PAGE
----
According to Delhi architect Prem Kumar Jha, who was once a serving member in the CoA, Indian architecture colleges continue to teach a very old curriculum, which is out of context in today’s age.

“Students require more interaction with professionals, but there are often restrictions placed by the government on who we can invite as the visiting faculty. It would be better if architectural institutions began working under the direct control of the Council.” 

The other issue on which the Council and the government are at loggerheads is the demand from the former to allow architects to work as promoters of companies. Simply put, large architectural studios in India want to partner with real estate firms to develop big commercial and residential properties as a way to offset the economic downturn.

But for this, they require CoA’s approval – which, under current law, it cannot give. The Architects Act, 1972, does not permit architects to practice and simultaneously take up ‘promoter’ or ‘contract’ work. They are allowed to either practise their craft or become entrepreneurs.

“Unless an enabling clause is included in the Council norms, architects cannot become entrepreneurs,” says Mahesh Vaswani, a former regional vice-chairman of IIA. “But the government isn’t ready. They say professionals like doctors and architects cannot work as entrepreneurs, which is a very old-world view.”

Internationally, he adds, many architects double up as entrepreneurs and work on developing huge infrastructure and real estate projects.

The conflict between CoA and the HRD ministry on these and such issues has led to the council rejecting the re-nomination of several state government nominees, as well as the central government nominee, despite a requirement to do so.

The latest to be shown the door was the central government nominee from the HRD Ministry. In the warning letter sent out to the CoA last month, the Ministry pointed out that many of its members are not being invited to meetings, the agenda wasn’t being sent to them and the minutes of the meetings were not available.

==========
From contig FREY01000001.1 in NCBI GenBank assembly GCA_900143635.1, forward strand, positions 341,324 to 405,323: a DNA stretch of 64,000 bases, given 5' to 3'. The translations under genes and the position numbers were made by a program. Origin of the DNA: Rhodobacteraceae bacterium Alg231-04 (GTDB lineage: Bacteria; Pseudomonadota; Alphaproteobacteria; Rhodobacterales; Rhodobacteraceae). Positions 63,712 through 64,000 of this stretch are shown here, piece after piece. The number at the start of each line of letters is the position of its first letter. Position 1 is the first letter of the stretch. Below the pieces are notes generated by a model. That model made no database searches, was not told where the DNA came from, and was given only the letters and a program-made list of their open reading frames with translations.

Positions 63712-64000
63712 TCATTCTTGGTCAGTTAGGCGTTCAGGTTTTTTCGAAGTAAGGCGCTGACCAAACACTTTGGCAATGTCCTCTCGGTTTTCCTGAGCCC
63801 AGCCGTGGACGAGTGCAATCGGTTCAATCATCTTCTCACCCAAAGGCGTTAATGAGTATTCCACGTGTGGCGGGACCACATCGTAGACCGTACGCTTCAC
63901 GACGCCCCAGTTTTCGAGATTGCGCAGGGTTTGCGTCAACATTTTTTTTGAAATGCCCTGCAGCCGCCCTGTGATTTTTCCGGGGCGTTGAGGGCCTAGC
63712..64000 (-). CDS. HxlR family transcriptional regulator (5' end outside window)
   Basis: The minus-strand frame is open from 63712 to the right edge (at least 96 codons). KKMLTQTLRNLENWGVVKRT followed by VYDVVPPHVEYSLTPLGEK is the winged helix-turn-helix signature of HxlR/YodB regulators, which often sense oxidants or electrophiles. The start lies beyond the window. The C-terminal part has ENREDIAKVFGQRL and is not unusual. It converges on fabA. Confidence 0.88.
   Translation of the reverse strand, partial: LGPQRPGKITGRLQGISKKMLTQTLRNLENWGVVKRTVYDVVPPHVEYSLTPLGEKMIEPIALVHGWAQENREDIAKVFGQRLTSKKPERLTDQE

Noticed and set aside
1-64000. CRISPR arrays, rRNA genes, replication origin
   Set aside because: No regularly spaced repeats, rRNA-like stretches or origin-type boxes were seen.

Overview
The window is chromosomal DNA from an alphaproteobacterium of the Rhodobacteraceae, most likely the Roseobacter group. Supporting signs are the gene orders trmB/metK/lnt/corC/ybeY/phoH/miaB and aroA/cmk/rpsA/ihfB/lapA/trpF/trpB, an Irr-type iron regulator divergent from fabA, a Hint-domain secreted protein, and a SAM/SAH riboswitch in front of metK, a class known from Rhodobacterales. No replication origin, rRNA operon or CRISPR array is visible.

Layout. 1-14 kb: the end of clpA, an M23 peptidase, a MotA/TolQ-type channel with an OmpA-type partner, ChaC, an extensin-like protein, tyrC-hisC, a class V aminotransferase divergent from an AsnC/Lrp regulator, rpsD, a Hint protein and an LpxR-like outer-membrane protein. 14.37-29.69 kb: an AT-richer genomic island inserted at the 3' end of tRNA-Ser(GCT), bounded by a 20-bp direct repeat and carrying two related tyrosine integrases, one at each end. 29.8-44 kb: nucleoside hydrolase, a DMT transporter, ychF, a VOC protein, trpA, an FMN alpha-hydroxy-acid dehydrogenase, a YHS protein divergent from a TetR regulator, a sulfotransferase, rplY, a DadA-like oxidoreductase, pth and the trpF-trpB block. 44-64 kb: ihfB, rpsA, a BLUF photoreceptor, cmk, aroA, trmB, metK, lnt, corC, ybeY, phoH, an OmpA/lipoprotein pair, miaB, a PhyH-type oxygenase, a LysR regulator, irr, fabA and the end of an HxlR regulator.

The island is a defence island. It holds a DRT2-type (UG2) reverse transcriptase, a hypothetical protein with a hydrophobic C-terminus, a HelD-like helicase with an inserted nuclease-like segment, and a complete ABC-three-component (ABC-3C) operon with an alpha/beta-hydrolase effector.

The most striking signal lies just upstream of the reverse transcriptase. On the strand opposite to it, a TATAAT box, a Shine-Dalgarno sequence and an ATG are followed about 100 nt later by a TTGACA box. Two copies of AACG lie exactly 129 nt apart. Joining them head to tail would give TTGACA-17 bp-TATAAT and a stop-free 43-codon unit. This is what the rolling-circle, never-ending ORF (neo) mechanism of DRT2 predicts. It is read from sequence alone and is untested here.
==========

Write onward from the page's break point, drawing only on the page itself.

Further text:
Terming it as an “an attempt to block the central government role,” the letter states: “All of a sudden, CoA is questioning the legitimacy of this ministry. It gives an apprehension… that there may be a hidden agenda for this about turn.”

Maharashtra’s chief architect Bipin Sankhe, whose re-nomination has been rejected by CoA, says: “The state government has written to the council twice. It insists a new member be nominated stating there has been a break in my term, though I attended meetings even after my first term ended.”

According to another CoA member from another state, the Council’s arbitrary handling of finances had affected the professional set-up and the architectural institutes. “I have completed only two terms and my state government has written to them thrice, but they have not called me for any meeting for almost a year,” he maintains.

The CoA contends that there is no reason for the ministry to assume it has authority over the Council. Vinod Kumar, CoA’s registrar, says: “We have asked the HRD Ministry to produce any copy of the order of the President of India, which states that the Ministry is in charge of the Council.”

In this tug-of-war between the council and the government of India, the architects stand firmly by the council. “Maybe it’s time the Indian government realised that professionals should be left alone to manage their own affairs and regulate themselves, instead of having big daddy on their heads telling them what to do,” says Ahmedabad-based architect Bipin Shah who runs S+A Associates. 

Where this argument goes from here will depend on whether the communication lines between the two parties are opened fully, or further muddied with accusations and political manoeuvrings.